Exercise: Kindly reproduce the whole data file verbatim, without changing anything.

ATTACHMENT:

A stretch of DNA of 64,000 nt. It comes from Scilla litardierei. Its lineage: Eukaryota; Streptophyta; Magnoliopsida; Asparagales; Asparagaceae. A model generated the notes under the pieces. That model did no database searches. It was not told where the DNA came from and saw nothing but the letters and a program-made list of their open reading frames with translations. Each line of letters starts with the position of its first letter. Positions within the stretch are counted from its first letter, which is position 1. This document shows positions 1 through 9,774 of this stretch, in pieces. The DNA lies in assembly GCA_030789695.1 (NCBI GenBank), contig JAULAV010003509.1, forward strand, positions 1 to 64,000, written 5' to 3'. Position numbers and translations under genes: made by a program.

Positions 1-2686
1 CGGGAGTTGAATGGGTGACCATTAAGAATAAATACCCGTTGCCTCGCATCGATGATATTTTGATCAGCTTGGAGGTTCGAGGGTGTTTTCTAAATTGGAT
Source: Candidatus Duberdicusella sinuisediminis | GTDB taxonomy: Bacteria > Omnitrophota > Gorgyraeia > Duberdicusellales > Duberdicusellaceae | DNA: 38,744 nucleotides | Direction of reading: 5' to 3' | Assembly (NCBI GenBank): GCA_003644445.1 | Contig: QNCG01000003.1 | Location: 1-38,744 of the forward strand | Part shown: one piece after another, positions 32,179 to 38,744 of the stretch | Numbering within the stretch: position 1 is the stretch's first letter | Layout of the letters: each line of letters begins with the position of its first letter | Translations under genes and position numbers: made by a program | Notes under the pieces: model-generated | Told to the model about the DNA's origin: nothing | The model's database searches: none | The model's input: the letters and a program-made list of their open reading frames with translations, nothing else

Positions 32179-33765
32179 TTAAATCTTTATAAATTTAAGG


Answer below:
A stretch of DNA of 64,000 nt. It comes from Scilla litardierei. Its lineage: Eukaryota; Streptophyta; Magnoliopsida; Asparagales; Asparagaceae. A model generated the notes under the pieces. That model did no database searches. It was not told where the DNA came from and saw nothing but the letters and a program-made list of their open reading frames with translations. Each line of letters starts with the position of its first letter. Positions within the stretch are counted from its first letter, which is position 1. This document shows positions 1 through 9,774 of this stretch, in pieces. The DNA lies in assembly GCA_030789695.1 (NCBI GenBank), contig JAULAV010003509.1, forward strand, positions 1 to 64,000, written 5' to 3'. Position numbers and translations under genes: made by a program.

Positions 1-2686
1 CGGGAGTTGAATGGGTGACCATTAAGAATAAATACCCGTTGCCTCGCATCGATGATATTTTGATCAGCTTGGAGGTTCGAGGGTGTTTTCTAAATTGGAT
Source: Candidatus Duberdicusella sinuisediminis | GTDB taxonomy: Bacteria > Omnitrophota > Gorgyraeia > Duberdicusellales > Duberdicusellaceae | DNA: 38,744 nucleotides | Direction of reading: 5' to 3' | Assembly (NCBI GenBank): GCA_003644445.1 | Contig: QNCG01000003.1 | Location: 1-38,744 of the forward strand | Part shown: one piece after another, positions 32,179 to 38,744 of the stretch | Numbering within the stretch: position 1 is the stretch's first letter | Layout of the letters: each line of letters begins with the position of its first letter | Translations under genes and position numbers: made by a program | Notes under the pieces: model-generated | Told to the model about the DNA's origin: nothing | The model's database searches: none | The model's input: the letters and a program-made list of their open reading frames with translations, nothing else

Positions 32179-33765
32179 TTAAATCTTTATAAATTTAAGG